Yogacara (Sanskrit, “yoga practice”) is an influential school of philosophy and psychology that developed in Indian Mahayana Buddhism starting sometime in the fifth century C.E. Originating around a set of scriptures and treatises composed by early masters such as Vasubandhu and the semi-mythical Maitreyanatha, this school held a prominent position in the Indian scholastic tradition for several centuries. It was also transmitted to Tibet, where its teachings became an integral part of much of Tibetan Buddhism up to modern times, and to East Asia, where it was studied intensively for several centuries.
It eventually died out as a distinct school in East Asia, along with other scholastic traditions. One reason for this was the evaporation of the state patronage essential to the survival of scholastic traditions like Yogacara. Another was the overwhelming competition from more readily understandable, practice-oriented traditions like Ch’an (Zen) and Pure Land. But even though it would eventually die out as a distinct school, Yogacara brought a deep and lasting influence on the basic technical vocabulary of all forms of Buddhism that developed in Tibet and East Asia. It was the Yogacarins who took it upon themselves to provide a detailed analysis of the functions of consciousness, as well as the effects that Buddhist practices such as morality, concentration and wisdom have on the consciousness, and how those effects bring one to the Buddhist goal of enlightenment.
The Yogacara texts cover a vast array of topics, but one of their main concerns is explaining how it is possible for human beings to perceive the world, and then to agree on what they perceive. This kind of problem is especially important in a religious system like Buddhism, where the doctrine of emptiness effectively denies the reality of any set position of awareness.
The Yogacarins defined three basic modes by which we perceive our world: one, through attached and erroneous discrimination, wherein things are incorrectly apprehended based on preconceptions; two, through the correct understanding of the dependently originated nature of things; and three, by apprehending things as they are in themselves, uninfluenced by any conceptualization at all. These are referred to in Yogacara as the three natures of perception. Also, regarding perception, the Yogacarins emphasized that our everyday understanding of the existence of external objects is problematic, since in order to perceive any object (and thus, for all practical purposes for the object to “exist”), there must be a sensory organ as well as a correlative type of consciousness to allow the process of cognition to occur.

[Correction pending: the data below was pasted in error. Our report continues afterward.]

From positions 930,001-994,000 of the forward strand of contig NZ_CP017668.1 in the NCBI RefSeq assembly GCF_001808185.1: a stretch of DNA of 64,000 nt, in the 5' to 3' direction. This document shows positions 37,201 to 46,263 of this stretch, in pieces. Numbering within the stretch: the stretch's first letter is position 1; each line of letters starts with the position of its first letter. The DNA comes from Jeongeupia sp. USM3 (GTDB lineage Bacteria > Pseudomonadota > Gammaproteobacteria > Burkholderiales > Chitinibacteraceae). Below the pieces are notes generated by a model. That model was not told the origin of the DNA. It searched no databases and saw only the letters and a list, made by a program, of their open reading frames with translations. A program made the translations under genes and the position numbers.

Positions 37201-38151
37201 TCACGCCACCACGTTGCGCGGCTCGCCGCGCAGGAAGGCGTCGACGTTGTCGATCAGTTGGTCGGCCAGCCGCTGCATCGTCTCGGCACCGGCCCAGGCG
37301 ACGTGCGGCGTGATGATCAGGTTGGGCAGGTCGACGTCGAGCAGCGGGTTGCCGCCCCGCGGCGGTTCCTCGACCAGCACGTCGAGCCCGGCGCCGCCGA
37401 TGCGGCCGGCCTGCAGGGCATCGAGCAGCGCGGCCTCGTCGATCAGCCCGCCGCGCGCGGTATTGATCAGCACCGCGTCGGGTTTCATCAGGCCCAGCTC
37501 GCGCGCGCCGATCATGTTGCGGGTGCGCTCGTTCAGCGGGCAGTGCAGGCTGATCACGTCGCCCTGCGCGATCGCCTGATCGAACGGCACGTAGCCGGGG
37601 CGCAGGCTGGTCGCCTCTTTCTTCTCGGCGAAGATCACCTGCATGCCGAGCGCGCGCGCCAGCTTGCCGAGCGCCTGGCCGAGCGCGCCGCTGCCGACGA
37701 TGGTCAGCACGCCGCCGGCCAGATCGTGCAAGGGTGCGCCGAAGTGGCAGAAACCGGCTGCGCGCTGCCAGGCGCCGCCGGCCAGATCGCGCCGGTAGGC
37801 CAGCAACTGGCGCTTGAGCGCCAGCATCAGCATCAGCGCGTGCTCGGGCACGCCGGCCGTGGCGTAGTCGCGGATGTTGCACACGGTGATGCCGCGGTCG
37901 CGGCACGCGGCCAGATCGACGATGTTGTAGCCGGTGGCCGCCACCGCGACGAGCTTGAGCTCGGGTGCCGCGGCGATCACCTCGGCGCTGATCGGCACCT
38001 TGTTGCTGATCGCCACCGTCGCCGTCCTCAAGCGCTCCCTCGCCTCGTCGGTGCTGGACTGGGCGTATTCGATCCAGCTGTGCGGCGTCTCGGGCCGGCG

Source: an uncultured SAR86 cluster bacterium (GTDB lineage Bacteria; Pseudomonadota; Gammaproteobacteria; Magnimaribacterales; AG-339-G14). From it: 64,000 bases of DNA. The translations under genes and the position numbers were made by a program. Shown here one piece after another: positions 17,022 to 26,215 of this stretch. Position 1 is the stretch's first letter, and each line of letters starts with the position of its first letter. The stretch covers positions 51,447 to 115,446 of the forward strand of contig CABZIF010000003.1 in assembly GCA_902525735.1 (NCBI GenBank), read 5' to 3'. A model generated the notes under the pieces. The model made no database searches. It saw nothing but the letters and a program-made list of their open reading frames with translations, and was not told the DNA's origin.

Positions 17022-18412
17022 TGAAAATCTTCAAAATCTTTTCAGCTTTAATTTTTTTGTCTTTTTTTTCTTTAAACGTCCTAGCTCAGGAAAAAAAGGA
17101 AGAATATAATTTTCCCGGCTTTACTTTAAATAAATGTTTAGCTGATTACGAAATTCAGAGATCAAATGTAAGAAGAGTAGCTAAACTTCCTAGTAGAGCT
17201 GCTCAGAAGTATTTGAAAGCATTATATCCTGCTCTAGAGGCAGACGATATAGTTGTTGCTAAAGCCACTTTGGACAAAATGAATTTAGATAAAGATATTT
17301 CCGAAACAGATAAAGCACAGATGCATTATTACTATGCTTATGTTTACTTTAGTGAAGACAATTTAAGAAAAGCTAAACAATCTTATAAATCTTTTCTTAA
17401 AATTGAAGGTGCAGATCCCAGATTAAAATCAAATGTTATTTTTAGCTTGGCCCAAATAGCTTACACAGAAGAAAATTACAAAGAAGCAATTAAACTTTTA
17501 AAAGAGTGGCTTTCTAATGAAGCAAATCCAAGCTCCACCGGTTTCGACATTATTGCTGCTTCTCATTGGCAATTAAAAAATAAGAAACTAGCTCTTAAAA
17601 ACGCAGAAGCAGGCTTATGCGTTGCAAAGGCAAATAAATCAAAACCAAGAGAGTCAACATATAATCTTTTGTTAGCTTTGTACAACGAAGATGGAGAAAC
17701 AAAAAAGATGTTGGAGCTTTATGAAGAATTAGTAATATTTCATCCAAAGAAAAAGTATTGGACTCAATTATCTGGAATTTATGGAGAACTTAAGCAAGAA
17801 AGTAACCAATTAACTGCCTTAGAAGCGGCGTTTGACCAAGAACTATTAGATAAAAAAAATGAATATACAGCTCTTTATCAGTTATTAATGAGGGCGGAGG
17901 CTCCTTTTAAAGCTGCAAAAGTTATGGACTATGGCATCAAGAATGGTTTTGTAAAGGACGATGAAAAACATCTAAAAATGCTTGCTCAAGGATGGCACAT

Perhaps the best known teaching of the Yogacara system is the eight layers of consciousness. This theory of the consciousnesses attempted to explain all the phenomena of cyclic existence, including how rebirth occurs and how karma functions on an individual basis. For example, if I carry out a good or evil act, why and how do the effects of that act not appear immediately? And if they do not appear immediately, where is this karma waiting for its opportunity to play out?
The answer given by the Yogacarins was the store consciousness, also known as the base, or eighth consciousness (Sanskrit, alaya-vijnana), which simultaneously acts as a storage place for karma and as a fertile matrix that brings karma to a state of fruition. The likeness of this process to the cultivation of plants led to the creation of the metaphor of seeds (Sanskrit, bijas) to explain the way karma is stored in the eighth consciousness. The type, quantity, quality and strength of the seeds determine where and how a sentient being will be reborn.
On the other hand, the karmic energies created in the current lifetime through repeated patterns of behavior are called habit energies (Sanskrit, vasanas). All the activities that mold our minds and bodies for better or worse—eating, drinking, talking, studying, practicing the piano or whatever—can be understood to create habit energies. And of course, my habit energies can penetrate the consciousnesses of others, and vice versa—what we call “influence” in everyday language. Habit energies can become seeds, and seeds can produce new habit energies.
Virtually all schools of Mahayana Buddhism came to rely on these Yogacara explanations as they created their own doctrinal systems, even the Zen schools. For example, the important Yogacara explanation of the pervasiveness of one’s delusions through the view that all of existence is nothing but “mind-only” had an obvious influence on Zen.
That Yogacara is not yet well known among the community of Western practitioners is probably attributable to the fact that most of the initial transmission of Buddhism to the West has been directly concerned with more practice-oriented forms of Buddhism, such as Zen, Vipassana and Pure Land. Also, it is a complicated system, and there are still not really any good, accessible introductory books on the topic in Western languages. But as the Western understanding of Buddhism matures, it will be very useful for us if we can round out our theoretical understanding of Buddhism by studying a bit about Yogacara.